5. Real-world fuel economy and CO{sub 2} emissions of plug-in hybrid electric vehicles

    Energy Technology Data Exchange (ETDEWEB)

    Ploetz, Patrick; Funke, Simon Arpad; Jochem, Patrick [Fraunhofer-Institut fuer System- und Innovationsforschung (ISI), Karlsruhe (Germany). Competence Center Energiepolitik und Energiesysteme

    2015-07-01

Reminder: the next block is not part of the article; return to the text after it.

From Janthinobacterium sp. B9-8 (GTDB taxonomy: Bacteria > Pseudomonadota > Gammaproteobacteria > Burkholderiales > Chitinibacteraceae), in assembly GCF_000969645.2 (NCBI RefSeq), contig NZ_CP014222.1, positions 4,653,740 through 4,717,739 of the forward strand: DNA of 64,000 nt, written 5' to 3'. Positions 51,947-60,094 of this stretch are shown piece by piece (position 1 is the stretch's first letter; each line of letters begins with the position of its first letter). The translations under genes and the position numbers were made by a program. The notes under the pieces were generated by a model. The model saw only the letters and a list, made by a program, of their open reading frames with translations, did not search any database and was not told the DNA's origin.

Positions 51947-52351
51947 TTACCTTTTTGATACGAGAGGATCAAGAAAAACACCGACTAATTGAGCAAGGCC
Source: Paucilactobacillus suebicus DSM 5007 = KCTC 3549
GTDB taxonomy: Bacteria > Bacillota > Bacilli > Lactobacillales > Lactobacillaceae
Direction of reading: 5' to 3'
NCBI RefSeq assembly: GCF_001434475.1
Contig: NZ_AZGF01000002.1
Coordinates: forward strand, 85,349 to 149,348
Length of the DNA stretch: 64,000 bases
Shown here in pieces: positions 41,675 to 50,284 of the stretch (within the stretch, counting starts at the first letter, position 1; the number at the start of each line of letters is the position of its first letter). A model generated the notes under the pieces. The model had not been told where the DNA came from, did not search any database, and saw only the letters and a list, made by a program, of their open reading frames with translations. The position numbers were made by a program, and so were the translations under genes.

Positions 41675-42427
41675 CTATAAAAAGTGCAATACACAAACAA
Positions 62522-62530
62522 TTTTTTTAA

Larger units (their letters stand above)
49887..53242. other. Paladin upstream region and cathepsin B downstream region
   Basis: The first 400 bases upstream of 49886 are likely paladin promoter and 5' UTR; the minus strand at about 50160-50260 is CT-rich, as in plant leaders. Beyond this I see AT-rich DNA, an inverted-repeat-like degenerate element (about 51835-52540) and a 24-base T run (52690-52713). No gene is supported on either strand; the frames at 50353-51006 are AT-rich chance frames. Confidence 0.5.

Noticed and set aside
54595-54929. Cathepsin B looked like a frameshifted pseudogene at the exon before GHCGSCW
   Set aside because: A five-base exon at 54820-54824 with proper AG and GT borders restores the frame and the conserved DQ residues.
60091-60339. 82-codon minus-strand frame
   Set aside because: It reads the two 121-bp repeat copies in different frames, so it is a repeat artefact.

Plug-in hybrid electric vehicles (PHEV) combine electric propulsion with an internal combustion engine. Their potential to reduce transport related green-house gas emissions highly depends on their actual usage and electricity provision. Various studies underline their environmental and economic advantages, but are based on standardised driving cycles, simulations or small PHEV fleets. Here, we analyse real-world fuel economy of PHEV and the factors influencing it based on about 2,000 actual PHEV that have been observed over more than a year in the U.S. and Germany. We find that real-world fuel economy of PHEV differ widely among users. The main factors explaining this variation are the annual mileage, the regularity of daily driving, and the likelihood of long-distance trips. Current test cycle fuel economy ratings neglect these factors. Despite the broad range of PHEV fuel economies, the test cycle fuel economy ratings can be close to empiric PHEV fleet averages if the average annual mile-age is about 17,000 km. For the largest group of PHEV in our data, the Chevrolet Volt, we find the average fuel economy to be 1.45 litres/100 km at an average electric driving share of 78%. The resulting real-world tank-to-wheel CO{sub 2} emissions of these PHEV are 42 gCO{sub 2}/km and the annual CO{sub 2} savings in the U.S. amount to about 50 Mt. In conclusion, the variance of empirical PHEV fuel economy is considerably higher than of conventional vehicles. This should be taken into account by future test cycles and high electric driving shares should be incentivised.